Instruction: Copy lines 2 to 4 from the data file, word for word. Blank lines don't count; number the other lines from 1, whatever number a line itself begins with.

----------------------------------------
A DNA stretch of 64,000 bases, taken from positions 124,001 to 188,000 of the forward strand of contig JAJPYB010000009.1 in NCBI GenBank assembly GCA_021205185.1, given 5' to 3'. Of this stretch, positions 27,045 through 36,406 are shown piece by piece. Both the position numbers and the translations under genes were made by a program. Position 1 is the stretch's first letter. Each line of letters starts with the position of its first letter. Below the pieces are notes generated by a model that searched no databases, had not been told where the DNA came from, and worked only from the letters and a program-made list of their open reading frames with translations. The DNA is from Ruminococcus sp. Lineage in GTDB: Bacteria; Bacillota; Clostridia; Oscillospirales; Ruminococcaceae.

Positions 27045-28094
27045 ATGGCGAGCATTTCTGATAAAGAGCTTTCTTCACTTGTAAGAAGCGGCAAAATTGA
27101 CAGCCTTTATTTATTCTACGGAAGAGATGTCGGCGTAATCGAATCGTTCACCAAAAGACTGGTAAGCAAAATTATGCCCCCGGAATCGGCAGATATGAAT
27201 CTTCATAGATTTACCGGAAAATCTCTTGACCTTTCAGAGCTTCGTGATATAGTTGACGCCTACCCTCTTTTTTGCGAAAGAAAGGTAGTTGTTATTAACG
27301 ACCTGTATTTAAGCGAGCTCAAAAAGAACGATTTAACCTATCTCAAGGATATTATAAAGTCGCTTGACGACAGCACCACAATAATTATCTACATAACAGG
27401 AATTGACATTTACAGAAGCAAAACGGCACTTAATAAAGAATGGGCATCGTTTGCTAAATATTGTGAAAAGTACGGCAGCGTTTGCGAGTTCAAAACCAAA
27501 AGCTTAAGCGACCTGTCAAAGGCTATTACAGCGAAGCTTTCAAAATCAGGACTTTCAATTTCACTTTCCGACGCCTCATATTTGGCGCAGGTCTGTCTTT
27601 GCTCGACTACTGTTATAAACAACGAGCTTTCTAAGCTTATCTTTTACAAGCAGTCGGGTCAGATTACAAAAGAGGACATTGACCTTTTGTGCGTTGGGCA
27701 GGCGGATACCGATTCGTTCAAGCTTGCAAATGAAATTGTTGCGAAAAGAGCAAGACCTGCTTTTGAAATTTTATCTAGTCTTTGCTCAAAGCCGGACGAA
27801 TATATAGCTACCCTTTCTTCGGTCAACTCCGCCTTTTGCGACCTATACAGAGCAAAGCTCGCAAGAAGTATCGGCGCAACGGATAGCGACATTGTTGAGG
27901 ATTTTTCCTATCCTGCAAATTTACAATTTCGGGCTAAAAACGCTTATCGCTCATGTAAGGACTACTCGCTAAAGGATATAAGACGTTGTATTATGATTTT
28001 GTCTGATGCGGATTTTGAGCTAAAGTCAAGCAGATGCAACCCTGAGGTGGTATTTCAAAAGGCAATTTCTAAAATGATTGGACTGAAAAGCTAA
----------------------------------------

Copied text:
Positions 27045-28094
27045 ATGGCGAGCATTTCTGATAAAGAGCTTTCTTCACTTGTAAGAAGCGGCAAAATTGA
27101 CAGCCTTTATTTATTCTACGGAAGAGATGTCGGCGTAATCGAATCGTTCACCAAAAGACTGGTAAGCAAAATTATGCCCCCGGAATCGGCAGATATGAAT